Do you know what Smart LNB is? Yes, you might have heard about it but there are still very few people today who know definitely how it works, and obviously they are engaged in workout of this project. Antonio Arcidiacono, Eutelsat Director of Innovation, is one of them. Eutelsat is going to be the first satellite company to provide Smart LNB for mass customers. How will they do it? This was what we were talking about in Eutelsat office in Paris.
What commercial perspectives will Smart LNB provide?
We plan to work in three different markets. The first one is the Connected TV market, all the services you can access via the Internet but entirely via satellite: VOD, interactive services, social networks, audience measurement, IP-streaming, data exchange, etc. The second one is the Machine-to-Machine and Internet of Things market. The third market is Internet access for unserved areas. There are four billion people in the world who still don’t have access to the Internet and we believe satellite is a key solution to reach them. The Smart LNB is the result of an ambitious development project; the vision being that in 5 to 10 years new satellite antennas will be systematically equipped with a Smart LNB. The intention is for the cost of the Smart LNB when produced in millions of units will not exceed the $40 threshold. Depending on the different applications for the Smart LNB you can distribute IP content at 10’s of MBPS/transponder and interact directly via satellite at speeds up to 160 kbps per terminal. In this way you can connect hundreds of millions customers via satellite for Connected TV applications but also for low cost Internet access and may be billions of sensors for machine-to-machine. The Smart LNB is the enabler to develop via satellite all those markets: Connected TV, Machine-to-Machine and low cost access to internet.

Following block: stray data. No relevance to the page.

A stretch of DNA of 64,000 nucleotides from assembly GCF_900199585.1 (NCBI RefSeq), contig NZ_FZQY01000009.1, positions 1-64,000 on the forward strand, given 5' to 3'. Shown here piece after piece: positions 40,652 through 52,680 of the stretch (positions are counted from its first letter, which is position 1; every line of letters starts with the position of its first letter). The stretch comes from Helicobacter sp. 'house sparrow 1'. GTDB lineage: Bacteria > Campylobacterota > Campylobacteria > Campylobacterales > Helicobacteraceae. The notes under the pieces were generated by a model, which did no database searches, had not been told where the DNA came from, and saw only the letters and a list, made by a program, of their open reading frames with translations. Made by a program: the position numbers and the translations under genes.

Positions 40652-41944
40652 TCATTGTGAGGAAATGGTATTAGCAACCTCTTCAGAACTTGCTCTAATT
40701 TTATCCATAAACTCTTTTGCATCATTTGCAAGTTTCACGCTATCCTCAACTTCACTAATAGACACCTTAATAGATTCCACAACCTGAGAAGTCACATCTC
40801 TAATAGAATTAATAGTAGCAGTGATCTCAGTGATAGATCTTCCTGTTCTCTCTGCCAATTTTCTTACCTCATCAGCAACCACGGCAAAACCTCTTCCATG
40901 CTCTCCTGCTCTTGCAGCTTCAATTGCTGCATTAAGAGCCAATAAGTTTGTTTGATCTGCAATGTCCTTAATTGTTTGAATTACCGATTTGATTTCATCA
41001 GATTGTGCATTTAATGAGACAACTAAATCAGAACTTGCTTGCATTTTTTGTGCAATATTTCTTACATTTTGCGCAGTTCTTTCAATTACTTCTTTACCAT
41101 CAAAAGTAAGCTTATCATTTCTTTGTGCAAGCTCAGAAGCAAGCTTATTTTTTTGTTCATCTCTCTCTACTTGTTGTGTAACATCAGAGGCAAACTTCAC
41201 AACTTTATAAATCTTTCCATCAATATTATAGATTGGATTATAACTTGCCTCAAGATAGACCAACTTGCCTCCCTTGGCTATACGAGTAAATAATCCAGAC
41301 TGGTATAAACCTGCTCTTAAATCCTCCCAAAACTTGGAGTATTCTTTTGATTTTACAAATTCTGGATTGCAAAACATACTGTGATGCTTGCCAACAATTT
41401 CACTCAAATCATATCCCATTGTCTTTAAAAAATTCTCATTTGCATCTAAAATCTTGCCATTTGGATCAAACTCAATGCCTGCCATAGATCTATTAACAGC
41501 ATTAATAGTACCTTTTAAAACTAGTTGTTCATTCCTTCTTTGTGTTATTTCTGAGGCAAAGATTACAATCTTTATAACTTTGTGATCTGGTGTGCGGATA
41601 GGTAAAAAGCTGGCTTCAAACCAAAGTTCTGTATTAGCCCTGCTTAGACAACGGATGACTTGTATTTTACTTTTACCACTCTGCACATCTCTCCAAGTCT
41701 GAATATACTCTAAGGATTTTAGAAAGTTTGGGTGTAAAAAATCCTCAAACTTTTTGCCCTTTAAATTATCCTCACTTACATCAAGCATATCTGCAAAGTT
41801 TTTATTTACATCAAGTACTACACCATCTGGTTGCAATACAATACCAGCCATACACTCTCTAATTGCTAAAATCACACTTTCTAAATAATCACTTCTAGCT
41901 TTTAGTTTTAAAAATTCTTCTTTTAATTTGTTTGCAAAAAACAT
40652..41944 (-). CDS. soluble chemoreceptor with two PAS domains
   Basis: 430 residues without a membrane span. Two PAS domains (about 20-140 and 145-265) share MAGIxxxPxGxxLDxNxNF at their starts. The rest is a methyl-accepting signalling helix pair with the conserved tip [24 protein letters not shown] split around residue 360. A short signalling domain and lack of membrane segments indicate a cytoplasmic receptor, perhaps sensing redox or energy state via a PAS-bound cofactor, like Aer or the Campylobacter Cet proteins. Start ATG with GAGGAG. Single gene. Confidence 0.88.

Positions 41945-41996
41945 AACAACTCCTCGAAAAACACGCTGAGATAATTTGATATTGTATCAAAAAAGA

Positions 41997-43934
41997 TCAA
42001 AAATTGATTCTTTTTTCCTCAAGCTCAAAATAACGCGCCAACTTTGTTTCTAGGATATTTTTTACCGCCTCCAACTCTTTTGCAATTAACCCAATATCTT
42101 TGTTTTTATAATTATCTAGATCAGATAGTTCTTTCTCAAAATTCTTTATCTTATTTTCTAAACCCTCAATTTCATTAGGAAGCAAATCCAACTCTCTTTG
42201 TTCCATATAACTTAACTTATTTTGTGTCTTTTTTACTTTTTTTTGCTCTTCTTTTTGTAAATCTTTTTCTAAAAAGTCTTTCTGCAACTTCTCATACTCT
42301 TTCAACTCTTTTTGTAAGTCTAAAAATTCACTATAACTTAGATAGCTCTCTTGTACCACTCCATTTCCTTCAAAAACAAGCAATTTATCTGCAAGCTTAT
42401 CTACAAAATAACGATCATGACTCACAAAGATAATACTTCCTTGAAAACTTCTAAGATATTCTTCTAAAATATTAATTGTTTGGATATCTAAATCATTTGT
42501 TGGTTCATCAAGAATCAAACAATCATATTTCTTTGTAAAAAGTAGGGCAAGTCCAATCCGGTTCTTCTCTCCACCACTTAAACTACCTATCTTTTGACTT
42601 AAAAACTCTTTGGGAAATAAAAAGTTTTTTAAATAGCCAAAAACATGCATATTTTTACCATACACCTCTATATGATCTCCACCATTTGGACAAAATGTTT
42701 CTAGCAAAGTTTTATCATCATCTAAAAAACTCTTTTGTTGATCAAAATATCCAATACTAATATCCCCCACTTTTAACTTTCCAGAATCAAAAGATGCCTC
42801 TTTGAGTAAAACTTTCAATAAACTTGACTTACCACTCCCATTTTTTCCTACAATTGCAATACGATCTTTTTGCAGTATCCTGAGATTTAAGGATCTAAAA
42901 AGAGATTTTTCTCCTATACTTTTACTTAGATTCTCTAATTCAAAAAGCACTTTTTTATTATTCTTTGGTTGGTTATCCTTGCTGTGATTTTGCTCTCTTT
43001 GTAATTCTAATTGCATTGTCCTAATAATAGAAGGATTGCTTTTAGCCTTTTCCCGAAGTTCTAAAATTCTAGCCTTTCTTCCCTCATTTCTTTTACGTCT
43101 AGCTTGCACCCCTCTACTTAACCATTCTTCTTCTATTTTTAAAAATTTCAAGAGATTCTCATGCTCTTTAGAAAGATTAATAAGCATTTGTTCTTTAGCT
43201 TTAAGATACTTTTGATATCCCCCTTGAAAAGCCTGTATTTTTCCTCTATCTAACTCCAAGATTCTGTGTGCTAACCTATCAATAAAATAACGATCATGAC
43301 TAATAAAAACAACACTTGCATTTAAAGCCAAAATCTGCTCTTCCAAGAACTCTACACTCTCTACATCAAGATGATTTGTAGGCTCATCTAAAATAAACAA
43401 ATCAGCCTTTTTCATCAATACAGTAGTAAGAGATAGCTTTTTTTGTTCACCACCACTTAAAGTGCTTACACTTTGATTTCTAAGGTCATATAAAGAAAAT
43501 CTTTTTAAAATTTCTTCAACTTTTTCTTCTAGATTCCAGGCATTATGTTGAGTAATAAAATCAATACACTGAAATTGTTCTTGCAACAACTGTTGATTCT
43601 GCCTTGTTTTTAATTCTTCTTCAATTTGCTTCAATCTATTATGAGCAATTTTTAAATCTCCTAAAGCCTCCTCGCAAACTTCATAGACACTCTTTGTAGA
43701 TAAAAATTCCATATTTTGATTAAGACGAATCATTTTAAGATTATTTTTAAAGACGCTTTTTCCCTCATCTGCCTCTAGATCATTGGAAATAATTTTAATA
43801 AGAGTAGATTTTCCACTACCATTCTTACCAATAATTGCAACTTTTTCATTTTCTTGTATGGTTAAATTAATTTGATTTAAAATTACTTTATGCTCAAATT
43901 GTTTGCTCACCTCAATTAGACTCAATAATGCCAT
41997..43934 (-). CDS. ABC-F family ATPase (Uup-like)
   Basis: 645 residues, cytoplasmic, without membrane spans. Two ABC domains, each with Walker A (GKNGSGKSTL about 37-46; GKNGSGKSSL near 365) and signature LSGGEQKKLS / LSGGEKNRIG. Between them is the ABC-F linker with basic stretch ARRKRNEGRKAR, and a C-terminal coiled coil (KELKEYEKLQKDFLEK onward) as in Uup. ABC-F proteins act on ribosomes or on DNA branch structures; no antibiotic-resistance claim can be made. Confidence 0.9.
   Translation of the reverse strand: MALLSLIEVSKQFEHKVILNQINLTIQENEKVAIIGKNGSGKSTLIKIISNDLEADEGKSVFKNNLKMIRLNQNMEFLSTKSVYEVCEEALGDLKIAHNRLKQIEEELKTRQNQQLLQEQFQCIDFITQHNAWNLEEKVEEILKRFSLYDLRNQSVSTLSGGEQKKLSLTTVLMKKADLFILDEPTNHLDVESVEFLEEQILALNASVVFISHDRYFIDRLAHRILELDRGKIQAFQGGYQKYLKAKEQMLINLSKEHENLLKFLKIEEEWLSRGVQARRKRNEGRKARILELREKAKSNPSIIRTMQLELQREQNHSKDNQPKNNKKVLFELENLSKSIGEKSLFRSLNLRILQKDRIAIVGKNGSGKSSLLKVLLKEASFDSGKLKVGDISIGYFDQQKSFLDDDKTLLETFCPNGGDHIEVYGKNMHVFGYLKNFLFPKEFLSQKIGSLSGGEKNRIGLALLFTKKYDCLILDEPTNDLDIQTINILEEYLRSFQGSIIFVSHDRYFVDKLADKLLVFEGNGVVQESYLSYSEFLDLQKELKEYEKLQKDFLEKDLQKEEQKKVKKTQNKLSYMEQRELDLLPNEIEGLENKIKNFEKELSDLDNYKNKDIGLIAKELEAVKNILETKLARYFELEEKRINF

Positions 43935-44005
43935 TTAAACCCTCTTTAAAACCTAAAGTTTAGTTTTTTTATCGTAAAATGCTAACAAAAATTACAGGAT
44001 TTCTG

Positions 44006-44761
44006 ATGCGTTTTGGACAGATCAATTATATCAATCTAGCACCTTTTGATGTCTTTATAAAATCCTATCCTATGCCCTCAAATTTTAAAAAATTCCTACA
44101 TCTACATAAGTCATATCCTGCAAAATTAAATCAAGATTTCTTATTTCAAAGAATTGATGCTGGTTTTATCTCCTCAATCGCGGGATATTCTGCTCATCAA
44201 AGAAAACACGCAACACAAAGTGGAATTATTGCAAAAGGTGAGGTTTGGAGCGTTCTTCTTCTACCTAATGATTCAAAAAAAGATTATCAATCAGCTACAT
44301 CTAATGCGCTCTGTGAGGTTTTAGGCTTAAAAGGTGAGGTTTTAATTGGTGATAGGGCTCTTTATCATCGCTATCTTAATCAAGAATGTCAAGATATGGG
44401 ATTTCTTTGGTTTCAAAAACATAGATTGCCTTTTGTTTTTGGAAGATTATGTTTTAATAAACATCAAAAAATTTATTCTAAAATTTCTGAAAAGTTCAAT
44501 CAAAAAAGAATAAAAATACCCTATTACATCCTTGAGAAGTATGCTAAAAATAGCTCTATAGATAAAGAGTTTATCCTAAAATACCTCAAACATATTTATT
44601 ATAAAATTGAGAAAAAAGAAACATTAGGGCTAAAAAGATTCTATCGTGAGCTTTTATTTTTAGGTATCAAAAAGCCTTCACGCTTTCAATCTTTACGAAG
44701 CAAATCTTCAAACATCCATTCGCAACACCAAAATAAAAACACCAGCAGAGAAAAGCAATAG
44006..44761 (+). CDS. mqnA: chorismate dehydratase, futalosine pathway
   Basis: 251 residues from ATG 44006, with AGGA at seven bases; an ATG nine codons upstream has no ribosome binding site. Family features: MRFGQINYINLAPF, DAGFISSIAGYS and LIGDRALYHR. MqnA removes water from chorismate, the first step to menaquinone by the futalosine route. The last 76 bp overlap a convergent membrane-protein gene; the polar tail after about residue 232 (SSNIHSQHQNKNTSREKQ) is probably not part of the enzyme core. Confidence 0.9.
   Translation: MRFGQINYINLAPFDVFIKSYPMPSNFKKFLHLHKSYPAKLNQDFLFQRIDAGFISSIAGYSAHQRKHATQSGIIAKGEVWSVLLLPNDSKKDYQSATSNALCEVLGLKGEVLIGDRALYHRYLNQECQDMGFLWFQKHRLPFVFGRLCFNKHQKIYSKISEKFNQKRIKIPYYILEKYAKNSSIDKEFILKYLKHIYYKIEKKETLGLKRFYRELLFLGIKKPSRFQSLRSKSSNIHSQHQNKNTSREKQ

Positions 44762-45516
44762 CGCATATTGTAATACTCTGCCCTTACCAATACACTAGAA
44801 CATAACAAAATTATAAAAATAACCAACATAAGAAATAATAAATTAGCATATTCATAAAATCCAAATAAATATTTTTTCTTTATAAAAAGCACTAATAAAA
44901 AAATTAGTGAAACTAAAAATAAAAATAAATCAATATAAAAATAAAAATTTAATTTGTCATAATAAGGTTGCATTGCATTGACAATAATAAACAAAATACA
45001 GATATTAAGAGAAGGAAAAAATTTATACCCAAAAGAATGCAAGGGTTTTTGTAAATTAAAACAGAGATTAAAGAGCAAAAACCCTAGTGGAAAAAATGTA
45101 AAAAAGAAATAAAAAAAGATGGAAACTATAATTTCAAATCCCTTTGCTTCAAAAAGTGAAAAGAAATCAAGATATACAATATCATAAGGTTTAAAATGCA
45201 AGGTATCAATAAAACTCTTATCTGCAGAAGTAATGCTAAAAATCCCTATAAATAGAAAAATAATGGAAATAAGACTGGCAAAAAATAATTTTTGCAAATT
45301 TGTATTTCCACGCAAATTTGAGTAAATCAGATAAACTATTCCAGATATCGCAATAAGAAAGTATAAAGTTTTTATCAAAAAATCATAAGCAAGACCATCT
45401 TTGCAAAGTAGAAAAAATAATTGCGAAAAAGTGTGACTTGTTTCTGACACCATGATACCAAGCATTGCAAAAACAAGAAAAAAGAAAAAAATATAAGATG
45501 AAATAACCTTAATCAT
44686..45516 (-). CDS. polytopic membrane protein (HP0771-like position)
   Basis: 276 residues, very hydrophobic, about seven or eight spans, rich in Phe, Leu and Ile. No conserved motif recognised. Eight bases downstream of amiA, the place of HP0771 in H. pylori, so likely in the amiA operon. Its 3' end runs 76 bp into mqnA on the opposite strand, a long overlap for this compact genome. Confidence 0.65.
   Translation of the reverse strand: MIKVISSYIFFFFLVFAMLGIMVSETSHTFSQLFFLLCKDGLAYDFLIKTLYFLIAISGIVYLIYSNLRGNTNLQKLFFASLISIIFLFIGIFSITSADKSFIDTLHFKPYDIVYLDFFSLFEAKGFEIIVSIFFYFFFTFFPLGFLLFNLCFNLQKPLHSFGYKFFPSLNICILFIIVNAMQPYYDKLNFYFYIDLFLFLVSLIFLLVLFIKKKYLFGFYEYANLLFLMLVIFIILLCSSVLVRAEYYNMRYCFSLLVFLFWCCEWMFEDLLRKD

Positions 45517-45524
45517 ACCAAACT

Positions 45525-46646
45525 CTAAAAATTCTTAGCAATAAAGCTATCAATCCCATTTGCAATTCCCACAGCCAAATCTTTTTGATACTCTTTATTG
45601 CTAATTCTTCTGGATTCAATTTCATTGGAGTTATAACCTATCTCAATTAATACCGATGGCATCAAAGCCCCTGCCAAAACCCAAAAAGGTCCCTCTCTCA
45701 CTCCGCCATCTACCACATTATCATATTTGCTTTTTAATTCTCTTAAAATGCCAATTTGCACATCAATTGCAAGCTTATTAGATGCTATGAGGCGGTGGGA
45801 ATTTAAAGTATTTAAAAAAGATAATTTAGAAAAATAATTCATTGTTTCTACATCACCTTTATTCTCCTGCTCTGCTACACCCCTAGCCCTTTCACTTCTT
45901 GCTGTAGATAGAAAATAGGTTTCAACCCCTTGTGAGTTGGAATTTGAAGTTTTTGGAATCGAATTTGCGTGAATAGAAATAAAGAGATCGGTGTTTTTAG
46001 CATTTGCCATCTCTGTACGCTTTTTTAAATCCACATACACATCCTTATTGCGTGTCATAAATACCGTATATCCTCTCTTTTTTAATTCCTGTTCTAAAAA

Does Eutelsat improve it alone or the company works in cooperation with any other partners?
We have a certain number of patents supporting the Smart LNB concept and development. We have also cooperated with the European Space Agency (ESA) and have been working with the German Space Agency (DLR) and the Fraunhofer Institute in Germany. On the industrial side, we work together with different companies in Spain, Israel, Switzerland, Italy and France. These companies are providing us with the different bricks to develop the system and the related applications. For mass production it is most likely we will work with companies from Europe and the Far East. This approach will be necessary for mass production and to reach low production costs.
How much lower?
Here is an example to give you an idea. For 500 000 Smart LNBs, I’ll receive proposals from companies who may produce them in Western Europe, but also in Central and Eastern Europe, For a limited number of units , let’s say from few thousands it could make sense to produce them in Western Europe. The cost of manufacturing and testing in that case will be relatively high. If I want to produce from the 100’s of thousands to millions, production costs in Central/Eastern Europe or the Far East will be lower. With a substantial cost difference in the order of several dollars per unit.